Silver Threads is where a ‘mixture of people’ come together as one
- Credit: Archant
Canning Town charity, Community Links, is celebrating its’ 40th birthday. To mark the milestone, it’s created the 40 Stories project, sharing inspiring tales from those whose lives have been changed by the organisation.
The Recorder spoke to just a few of those featured, to find out what difference Community Links has made for them.
“We don’t have any rows, no bothers, nothing.
“That’s the nicest thing about it. We have such a mixture of people, from Irish, Asian, Jamaican backgrounds. They’re all different nationalities and they all get on so well with one another.”
John and Pat Weaver have been running Silver Threads in Community Links for 10 years. The couple, who were born and raised in Newham, took the bingo group from a small gathering of 12 to a club of 60 members.
“John and I had retired, and we were out shopping one day,” said Pat.
“We saw an advert in the shop across the road for a bingo club. We thought we’d come over and see what it was about.”
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Pat, 74, and John, 79, became regular members, befriending Beryl who ran the club. They became good friends, and when she found out she had cancer, she asked the couple to take over. They renamed it Silver Threads, and have been going strong ever since.
Pat said: “It has changed because it goes by word of mouth.
“A lot of the ladies go to different clubs, and you get them asking to join ours. It accumulates that way.”
“We’ve always been involved with different people in the community,” John added.
“Even before we came here we’d mix with other people. When you work on the railway, everyone gets together.”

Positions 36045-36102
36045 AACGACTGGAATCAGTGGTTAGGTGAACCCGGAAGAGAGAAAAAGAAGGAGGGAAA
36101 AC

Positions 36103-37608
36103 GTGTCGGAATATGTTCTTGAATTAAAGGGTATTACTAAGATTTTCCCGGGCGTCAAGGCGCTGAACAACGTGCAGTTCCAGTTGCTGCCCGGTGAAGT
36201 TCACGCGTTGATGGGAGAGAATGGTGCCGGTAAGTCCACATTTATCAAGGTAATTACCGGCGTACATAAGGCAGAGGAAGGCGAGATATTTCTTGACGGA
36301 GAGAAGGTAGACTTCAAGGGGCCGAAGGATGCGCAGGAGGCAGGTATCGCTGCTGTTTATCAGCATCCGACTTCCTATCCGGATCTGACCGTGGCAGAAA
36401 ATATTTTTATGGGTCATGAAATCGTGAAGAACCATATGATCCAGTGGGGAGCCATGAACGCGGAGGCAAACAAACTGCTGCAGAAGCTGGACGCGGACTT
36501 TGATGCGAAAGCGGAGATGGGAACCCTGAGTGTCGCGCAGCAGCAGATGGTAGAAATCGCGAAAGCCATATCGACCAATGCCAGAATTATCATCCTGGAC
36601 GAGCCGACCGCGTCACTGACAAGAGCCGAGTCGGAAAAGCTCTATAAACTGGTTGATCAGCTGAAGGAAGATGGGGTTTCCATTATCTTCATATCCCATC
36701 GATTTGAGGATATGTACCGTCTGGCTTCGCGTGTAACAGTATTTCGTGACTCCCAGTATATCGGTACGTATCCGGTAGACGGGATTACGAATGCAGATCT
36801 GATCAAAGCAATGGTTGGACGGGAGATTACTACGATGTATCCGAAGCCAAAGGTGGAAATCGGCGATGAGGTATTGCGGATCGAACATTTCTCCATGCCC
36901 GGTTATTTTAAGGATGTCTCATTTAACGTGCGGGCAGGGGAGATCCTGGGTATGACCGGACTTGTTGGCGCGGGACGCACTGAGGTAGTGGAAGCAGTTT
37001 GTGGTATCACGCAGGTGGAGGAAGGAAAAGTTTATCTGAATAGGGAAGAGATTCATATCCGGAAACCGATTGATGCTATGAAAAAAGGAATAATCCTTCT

When John retired, he was working on the railways. Before that, he’d done every job under the son, from plumbing to lorry driving.
He met Pat at the former British Railway Club in Windmill Lane. After courting for five years, they got married in 1962, and have since moved across Newham, finally settling in a house across the road from Community Links.
Next year, they’re planning on moving to Braintree in Essex. But they’ve no plans to quite Silver Threads just yet.
“We’ll be carrying on Silver Threads for as long as we’re fit enough to do it,” Pat said.
“A lot of people don’t get out at all. For some of them, this is the only day they go out. At least here, they can come out, mix with other people, and I think that’s one of the main things for them.”
Attracting people from all walks of life is also a priority for Natesh Chittlur, who owns the coffee shop, Moka House, across the road from the charity.
“I want to be able to expand my business and create a coffee shop which is accessible to people from all walks of life, and bring a sense of togetherness within it,” he said.
“My dream is to create a hub where people can express themselves.”
Natesh set up the business three years ago with his wife, Tatiana.
He’s made an effort to make the family-run cafe as accessible as possible, with wheelchair and buggy access, but he still wants to expand the client base further.
“Due to supplier costs rising and having limited financial resources I am struggling to implement all the ideas I have,” he said.
“As a small business it is very difficult to get yourself recognised and we still have people coming and mentioning that they didn’t realise a coffee shop existed here.”
But still, Natesh is optimistic. He believes having Community Links across the road will help him succeed.
“I believe our dreams relate well with the vision of Community Links,” he said.
“Community Links is really important in this area. They are very committed to working with the whole community. I want it to succeed.”
Community Links will be publishing the entire 40 Stories collection this year.